Getting Private Healthcare – UK patients without private medical insurance
The first steps are the same for all patients whether insured or not. If you need medical attention you should first consult your GP (General Practitioner). Your GP will advise you whether or not referral to a consultant is necessary and if so, he (or she) should give you a letter of referral. Your GP will normally recommend an appropriate consultant for your condition but sometimes you may be aware of a particular specialist that you wish to consult. This is your choice but always listen to your GP’s opinion.
You should be aware of the cost implications of a private referral and treatment. This can be expensive and you can always consider the NHS to which all UK citizens are entitled. You should also note that the independent hospitals are not always the best places to go if you have an accident and then you should go to the nearest NHS Accident and Emergency Department. If you have another type of medical emergency then you should only go in to the private sector if a suitable consultant has been contacted and has accepted you under his care.
When making a first appointment with a consultant in the private sector you should be told the initial consultation cost. Once the nature of your clinical problem has been decided the consultant will be able to plan the treatment you require and give you an estimate of the costs. Of course in some cases there may not be a clear diagnosis and the treatment (and thus the charges) may be difficult to predict.
Hospital charges usually exceed the consultant’s fees if you need in-patient care. However, if you do need in patient care the private hospitals may be able to give you a “package price” which covers all the charges. This type of arrangement usually works best for specific conditions such as a hip replacement, a cataract extraction or a hernia repair. You should note that hospitals charge for dressings, drugs and operating theatre use. Also, recovery period in an Intensive Care Unit or a High Dependency Unit could become very expensive. There may be other charges for x-rays and pathology tests. Try and clarify what is covered in a package deal and also what will happen if your stay needs to be extended because of some complication.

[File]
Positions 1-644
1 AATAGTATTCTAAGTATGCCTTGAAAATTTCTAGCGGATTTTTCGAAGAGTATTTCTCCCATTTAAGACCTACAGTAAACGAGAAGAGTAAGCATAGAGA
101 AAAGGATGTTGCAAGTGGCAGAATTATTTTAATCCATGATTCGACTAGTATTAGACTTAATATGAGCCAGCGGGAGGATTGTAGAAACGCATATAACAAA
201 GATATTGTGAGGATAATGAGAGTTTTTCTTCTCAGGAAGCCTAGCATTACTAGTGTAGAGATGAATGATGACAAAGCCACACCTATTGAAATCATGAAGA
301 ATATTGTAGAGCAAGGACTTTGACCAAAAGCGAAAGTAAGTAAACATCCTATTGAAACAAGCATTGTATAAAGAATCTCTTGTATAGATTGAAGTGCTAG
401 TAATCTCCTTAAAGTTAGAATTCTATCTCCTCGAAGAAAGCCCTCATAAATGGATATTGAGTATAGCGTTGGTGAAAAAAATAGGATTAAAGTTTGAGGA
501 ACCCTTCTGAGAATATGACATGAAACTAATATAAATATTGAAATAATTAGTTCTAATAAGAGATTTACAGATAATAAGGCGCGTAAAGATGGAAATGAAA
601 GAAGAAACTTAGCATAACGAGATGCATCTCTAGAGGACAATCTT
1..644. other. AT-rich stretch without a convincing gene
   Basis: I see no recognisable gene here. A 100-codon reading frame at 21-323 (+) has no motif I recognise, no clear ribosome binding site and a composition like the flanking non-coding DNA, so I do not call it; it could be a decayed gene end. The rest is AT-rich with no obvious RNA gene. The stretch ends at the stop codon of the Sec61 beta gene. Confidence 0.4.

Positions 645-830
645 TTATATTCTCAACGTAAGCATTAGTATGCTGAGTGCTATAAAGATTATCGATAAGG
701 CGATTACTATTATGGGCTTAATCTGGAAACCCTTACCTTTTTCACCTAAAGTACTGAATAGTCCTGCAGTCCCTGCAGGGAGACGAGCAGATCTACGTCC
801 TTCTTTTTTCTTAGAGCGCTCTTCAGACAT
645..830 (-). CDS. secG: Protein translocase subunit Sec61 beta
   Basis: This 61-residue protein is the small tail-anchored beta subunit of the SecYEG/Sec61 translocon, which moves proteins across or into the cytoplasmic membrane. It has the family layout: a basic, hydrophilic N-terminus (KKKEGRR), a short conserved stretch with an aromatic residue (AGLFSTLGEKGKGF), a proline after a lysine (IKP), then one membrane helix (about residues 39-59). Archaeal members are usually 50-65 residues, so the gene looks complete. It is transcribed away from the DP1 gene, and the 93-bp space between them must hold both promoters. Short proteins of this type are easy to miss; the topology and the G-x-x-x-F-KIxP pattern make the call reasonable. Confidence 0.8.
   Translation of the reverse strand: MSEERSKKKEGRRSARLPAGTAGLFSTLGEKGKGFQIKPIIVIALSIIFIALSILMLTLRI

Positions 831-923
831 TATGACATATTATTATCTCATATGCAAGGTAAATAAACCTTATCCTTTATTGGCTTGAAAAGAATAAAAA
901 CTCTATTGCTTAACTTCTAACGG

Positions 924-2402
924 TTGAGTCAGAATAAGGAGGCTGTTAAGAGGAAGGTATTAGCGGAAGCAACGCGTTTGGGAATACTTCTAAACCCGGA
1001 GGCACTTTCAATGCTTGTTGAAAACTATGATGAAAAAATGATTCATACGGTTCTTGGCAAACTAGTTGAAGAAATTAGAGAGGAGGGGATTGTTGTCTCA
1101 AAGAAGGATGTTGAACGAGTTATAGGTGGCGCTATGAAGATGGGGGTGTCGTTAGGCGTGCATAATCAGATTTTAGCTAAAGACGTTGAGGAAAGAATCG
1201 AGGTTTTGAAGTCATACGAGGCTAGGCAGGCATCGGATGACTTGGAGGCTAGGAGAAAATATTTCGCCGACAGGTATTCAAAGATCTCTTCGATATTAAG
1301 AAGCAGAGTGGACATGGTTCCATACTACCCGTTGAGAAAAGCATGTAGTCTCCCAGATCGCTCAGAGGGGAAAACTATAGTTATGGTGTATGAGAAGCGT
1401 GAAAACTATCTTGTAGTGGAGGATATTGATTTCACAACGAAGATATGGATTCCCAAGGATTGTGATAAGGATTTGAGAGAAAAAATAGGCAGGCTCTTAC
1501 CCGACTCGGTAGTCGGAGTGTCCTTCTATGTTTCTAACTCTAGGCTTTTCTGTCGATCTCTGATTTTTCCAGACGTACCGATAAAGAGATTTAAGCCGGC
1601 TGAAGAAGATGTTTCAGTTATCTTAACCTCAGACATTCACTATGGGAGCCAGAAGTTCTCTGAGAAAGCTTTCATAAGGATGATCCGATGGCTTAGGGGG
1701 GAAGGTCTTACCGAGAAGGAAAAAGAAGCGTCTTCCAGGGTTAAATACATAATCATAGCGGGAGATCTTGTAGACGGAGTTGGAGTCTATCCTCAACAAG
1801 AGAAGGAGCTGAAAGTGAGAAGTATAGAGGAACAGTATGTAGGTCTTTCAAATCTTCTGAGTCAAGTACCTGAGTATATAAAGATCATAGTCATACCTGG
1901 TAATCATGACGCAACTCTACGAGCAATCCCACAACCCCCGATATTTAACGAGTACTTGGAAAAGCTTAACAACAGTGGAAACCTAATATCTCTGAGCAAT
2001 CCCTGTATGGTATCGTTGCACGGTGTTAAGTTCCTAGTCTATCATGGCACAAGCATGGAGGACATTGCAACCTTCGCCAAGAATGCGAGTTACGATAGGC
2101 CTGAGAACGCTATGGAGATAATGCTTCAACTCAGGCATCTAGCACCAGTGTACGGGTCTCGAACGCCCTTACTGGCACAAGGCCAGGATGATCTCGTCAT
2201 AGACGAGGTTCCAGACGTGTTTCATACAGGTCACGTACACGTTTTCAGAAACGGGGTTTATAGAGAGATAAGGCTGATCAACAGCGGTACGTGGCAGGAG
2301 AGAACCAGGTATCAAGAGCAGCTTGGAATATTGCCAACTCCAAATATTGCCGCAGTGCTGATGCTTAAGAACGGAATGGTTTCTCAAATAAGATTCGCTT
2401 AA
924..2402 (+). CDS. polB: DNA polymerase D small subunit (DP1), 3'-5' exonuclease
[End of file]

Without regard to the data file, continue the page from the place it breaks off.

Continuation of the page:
In summary, your consultant’s fees and the hospital charges should be made clear to you in advance. If the situation is a straightforward one such as a specific operation then there should not be a problem. However, if you are being admitted for investigation or have a serious illness it will be difficult to predict all costs. Generally speaking, unless you have substantial financial reserves, you should not embark on extensive investigation or treatment for complex diseases where there are risks of prolonged stay and therefore high charges.